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Leslie Stevenson and David Haberman

Ten Theories of Human Nature

Throughout history we have tried to understand what makes people tick, as well as trying to find rules for the best ways to live our lives. In Ten Theories of Human Nature, Leslie Stevenson and David Haberman look at some of the ideas which have stood the test of time.

The first half of the book looks at what early philosophies and religions had to say on the matter. This includes the work of Plato, Aristotle and Confusius, as well as the teachings of the Bible and of Upanishadic Hinduism. In the middle of the book comes a 'historical interlude', in which the authors look at how the early ideas were modified in the ensuing centuries, with the development of medieval Christianity and the rise of Islam. The second half of the book looks at the ideas of more recent thinkers, discussing Kant, Marx, Freud and Sartre. The tenth chapter is a bit longer, discussing how Darwinism has been applied to society, for example in the works of E.O.Wilson.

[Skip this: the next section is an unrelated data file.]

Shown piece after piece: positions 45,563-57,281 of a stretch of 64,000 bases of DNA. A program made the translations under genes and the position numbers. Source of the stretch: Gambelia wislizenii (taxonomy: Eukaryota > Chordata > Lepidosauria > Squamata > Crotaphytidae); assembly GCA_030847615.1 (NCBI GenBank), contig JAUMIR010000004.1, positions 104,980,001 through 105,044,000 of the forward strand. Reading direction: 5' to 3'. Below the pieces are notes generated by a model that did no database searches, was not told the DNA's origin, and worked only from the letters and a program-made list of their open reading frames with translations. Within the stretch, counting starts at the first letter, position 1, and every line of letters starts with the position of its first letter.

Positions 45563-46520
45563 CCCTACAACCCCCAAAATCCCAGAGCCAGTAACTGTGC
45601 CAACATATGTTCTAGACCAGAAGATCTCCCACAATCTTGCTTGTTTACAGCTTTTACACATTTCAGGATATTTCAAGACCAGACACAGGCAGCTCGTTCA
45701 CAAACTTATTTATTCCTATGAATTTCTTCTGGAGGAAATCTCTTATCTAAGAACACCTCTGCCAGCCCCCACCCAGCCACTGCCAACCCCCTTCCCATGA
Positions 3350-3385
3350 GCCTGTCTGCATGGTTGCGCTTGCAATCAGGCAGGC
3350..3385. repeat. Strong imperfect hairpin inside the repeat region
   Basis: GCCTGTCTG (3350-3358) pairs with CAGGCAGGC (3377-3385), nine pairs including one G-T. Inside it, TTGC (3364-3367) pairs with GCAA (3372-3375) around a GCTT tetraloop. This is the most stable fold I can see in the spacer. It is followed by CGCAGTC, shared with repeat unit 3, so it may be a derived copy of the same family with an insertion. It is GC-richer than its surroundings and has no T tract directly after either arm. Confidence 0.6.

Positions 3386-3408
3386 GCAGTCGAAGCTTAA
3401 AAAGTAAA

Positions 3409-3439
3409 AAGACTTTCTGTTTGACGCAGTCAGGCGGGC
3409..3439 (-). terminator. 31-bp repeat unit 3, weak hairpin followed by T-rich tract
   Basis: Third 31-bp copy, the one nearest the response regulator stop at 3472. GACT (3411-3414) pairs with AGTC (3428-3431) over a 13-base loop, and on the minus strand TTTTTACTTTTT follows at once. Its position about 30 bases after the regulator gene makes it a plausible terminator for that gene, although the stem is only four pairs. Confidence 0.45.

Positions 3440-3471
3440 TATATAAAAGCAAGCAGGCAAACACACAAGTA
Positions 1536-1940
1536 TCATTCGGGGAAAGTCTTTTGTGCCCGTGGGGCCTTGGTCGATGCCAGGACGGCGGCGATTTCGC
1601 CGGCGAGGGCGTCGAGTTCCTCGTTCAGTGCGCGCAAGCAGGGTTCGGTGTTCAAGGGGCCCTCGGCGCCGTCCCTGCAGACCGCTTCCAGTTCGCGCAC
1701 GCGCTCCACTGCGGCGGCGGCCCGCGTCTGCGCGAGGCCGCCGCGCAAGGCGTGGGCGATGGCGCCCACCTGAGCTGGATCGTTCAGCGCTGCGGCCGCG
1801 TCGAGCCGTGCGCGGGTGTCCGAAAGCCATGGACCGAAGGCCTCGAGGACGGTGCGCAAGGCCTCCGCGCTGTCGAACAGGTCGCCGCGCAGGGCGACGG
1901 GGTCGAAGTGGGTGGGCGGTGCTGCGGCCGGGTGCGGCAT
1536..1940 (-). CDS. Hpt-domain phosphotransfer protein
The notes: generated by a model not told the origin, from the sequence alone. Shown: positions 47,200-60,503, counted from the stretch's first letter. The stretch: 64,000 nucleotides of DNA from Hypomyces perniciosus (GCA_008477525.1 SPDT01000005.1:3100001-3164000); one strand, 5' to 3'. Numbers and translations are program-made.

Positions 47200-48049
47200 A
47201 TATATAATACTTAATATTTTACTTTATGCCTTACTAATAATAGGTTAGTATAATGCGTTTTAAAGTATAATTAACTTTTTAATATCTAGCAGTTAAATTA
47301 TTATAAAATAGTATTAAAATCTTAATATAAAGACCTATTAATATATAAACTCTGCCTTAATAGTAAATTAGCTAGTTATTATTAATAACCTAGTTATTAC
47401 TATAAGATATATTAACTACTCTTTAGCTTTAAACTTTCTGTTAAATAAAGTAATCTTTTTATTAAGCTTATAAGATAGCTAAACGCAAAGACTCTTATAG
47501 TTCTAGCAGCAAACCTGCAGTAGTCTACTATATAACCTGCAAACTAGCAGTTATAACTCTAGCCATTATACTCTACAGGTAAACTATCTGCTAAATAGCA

It's a lot to fit in to a short book, and sometimes I felt that, when the authors tried to add their own critical evaluation of ideas, there wasn't enough space to do the arguments justice. But overall I thought it was well worth reading, in that it gives a useful summary of some of the most important ideas of human history.